Chicago students and activists spent Saturday afternoon at the Florida home of a Parkland shooting survivor and her classmates to discuss the impact gun violence has had on their lives.
“It happens to us every day. It’s a frequent thing here in Chicago,” said Lamar Johnson, the violence prevention coordinator for BRAVE (Bold Resistance Against Violence Everywhere), a youth program based out of St. Sabina Church in the Auburn Gresham neighborhood.
“So when we have the opportunity to go (to Florida), it’s kind of like a walk-in-the-park situation because that’s what we teach our BRAVE youth leaders about.”
Johnson accompanied students from St. Sabina Academy and North Lawndale College Prep on the trip to the home of Emma Gonzalez, a Marjory Stoneman Douglas High School senior who has become one of the school’s most outspoken leaders in calling for gun reform legislation, following the shooting death of 17 students and staff members at her school last month.
“People of color in inner-cities and everywhere have been dealing with this for a despicably long time, and the media cycles just don’t cover the violence the way they did here,” Gonzalez tweeted following the meeting.
“The platform us Parkland Students have established is to be shared with every person, black or white, gay or straight, religious or not, who has experienced gun violence, and hand in hand, side by side, We Will Make This Change Together.”
Johnson said the trip was organized and funded by Arne Duncan, the former Chicago Public Schools CEO and U.S. secretary of education, who is also a friend to the Rev. Michael Pfleger, senior pastor at St. Sabina.
The two groups spent time swimming, eating pizza and getting to know each other before sitting down for several hours to talk about the impact gun violence has had on their lives. In discussing their differences – from race and background to the nature of gun violence in their communities – Johnson said the students came to see how similar they actually are.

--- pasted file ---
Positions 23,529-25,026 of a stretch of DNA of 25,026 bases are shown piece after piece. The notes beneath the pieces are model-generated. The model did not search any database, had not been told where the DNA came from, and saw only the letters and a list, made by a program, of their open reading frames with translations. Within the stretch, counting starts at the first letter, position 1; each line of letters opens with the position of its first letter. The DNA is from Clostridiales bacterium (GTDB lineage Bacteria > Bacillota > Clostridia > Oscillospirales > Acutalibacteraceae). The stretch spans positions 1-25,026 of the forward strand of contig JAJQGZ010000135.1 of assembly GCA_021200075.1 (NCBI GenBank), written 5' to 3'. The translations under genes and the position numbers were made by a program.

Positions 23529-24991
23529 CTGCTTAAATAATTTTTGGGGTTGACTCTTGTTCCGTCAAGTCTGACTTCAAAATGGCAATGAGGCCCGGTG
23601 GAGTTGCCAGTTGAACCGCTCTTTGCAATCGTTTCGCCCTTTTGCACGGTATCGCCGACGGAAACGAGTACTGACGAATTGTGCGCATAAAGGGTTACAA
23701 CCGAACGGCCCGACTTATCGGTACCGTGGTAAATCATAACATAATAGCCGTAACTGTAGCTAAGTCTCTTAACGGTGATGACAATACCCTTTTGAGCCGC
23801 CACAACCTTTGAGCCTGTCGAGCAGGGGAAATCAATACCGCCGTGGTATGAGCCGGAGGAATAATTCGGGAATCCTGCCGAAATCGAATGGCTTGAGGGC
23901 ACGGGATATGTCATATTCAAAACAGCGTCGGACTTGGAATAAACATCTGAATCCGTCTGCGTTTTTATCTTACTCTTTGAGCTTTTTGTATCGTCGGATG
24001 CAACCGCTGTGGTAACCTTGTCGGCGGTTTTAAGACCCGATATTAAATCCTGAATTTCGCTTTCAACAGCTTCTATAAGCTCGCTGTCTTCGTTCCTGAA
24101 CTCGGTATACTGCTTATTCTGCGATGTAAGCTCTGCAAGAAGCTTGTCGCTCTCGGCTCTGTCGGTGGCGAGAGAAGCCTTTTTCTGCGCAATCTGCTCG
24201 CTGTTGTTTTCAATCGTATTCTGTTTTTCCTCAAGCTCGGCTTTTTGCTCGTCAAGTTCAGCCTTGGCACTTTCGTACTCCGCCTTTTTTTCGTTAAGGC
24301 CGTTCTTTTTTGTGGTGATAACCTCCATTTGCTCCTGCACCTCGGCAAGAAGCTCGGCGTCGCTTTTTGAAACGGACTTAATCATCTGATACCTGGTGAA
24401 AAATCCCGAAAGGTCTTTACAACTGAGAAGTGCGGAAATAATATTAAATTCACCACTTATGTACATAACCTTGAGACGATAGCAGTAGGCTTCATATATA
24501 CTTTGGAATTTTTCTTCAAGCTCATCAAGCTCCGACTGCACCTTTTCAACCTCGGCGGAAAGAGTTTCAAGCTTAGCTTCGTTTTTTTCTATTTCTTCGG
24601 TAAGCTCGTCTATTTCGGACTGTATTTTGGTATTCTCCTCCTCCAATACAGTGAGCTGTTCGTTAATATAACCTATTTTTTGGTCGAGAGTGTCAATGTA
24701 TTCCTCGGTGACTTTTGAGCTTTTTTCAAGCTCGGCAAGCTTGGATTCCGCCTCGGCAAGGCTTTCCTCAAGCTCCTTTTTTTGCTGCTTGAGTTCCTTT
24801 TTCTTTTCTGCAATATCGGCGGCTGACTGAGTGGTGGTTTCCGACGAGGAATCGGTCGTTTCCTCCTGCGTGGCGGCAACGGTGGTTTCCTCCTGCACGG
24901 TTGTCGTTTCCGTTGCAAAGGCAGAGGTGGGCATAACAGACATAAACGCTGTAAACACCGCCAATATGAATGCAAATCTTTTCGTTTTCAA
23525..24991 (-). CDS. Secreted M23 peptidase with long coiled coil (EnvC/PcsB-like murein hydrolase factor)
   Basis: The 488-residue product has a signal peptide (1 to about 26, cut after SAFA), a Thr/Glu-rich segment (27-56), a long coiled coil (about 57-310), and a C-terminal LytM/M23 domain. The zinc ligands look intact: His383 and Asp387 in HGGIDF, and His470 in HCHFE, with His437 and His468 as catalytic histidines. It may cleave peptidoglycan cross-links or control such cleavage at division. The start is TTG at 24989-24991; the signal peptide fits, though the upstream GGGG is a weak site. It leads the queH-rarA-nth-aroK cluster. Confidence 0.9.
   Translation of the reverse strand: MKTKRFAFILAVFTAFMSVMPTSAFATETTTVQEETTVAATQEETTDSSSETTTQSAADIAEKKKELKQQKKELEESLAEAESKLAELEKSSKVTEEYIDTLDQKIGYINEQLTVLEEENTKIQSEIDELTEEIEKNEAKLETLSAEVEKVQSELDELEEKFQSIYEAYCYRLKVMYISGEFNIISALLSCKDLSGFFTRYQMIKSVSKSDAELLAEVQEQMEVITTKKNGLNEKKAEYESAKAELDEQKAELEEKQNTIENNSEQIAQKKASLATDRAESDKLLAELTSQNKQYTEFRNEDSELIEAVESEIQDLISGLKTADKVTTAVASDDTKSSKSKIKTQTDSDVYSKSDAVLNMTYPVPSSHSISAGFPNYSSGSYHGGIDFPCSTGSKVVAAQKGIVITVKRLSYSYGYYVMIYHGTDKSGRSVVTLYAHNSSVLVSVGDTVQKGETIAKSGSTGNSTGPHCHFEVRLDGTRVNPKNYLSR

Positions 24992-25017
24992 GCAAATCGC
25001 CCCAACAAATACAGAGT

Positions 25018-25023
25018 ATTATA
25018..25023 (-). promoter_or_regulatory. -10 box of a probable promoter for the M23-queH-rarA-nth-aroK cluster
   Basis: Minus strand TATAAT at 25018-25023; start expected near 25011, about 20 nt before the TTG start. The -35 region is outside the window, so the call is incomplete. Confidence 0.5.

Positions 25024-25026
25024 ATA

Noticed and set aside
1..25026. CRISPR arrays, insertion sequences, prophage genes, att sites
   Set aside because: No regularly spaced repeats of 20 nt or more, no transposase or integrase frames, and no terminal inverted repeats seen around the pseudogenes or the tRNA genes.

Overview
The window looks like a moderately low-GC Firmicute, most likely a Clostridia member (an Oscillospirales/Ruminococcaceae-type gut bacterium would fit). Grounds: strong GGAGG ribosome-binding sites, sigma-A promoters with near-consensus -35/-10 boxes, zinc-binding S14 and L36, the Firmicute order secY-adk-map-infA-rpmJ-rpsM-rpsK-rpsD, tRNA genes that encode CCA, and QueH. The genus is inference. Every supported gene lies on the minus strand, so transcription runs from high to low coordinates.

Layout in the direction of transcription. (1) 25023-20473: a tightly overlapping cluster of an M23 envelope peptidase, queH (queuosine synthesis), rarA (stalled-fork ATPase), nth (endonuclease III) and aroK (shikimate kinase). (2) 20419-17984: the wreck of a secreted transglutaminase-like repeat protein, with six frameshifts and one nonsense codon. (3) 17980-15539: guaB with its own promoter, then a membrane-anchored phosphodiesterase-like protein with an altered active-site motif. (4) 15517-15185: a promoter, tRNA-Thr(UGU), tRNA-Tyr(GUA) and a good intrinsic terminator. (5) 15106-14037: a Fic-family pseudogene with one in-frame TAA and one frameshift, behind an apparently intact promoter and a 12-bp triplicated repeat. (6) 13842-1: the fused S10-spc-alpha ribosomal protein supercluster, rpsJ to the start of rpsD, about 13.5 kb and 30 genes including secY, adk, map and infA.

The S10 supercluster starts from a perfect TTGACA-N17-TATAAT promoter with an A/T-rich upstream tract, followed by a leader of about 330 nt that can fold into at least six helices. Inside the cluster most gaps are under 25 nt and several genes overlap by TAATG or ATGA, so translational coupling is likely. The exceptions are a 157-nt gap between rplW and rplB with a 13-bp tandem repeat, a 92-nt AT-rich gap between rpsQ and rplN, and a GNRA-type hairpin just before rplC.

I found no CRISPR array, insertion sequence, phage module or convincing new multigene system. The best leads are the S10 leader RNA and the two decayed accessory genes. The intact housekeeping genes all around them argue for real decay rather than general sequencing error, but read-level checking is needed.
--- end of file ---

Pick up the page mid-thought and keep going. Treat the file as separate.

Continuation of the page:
The common denominator, he said, was their concern over access to guns in the U.S.
“That’s the main thing,” Johnson said. “And we know that some media outlets or some people will try to divide us on that issue, but we’re really not divided because you have easy access to guns with young people, you have mental issues and mental trauma with young people whether you’re white or black.”
The topic of gun reform has stayed in the public eye in the weeks following the Parkland shooting thanks in large part to the activism of teen survivors like Gonzalez, who began the #NeverAgain movement – meeting with legislators and staging protests across Florida and beyond to call for stricter gun laws.
Illinois legislators in recent weeks have already moved to pass bills upping the minimum age to purchase assault-type firearms to 21 and setting a 72-hour wait limit to purchase such weapons. The Chicago Police Department is also backing legislation that would ban the sale of high-capacity magazines and increase penalties for possession of body armor following the shooting death last month of CPD Cmdr. Paul Bauer.
Florida state legislators are considering a number of reforms and have opted to restrict rifle sales and allow some teachers to carry firearms inside schools.
Gun rights activists have opposed many of these changes, saying they will limit Second Amendment protections.
The students’ actions have also spurred further upcoming national protests, including a March 14 school walkout and the March For Our Lives protest scheduled in Washington, D.C., later this month. Chicago students will take part in both of those movements, and Johnson said he’s planning on taking busloads of kids to the D.C. march.
“Hopefully the adults take a lesson from what these youth are doing over the next few weeks,” he said. “If these young people are coming there to (fix) this gun issue, then our legislators and civic leaders have no excuse. Absolutely none.”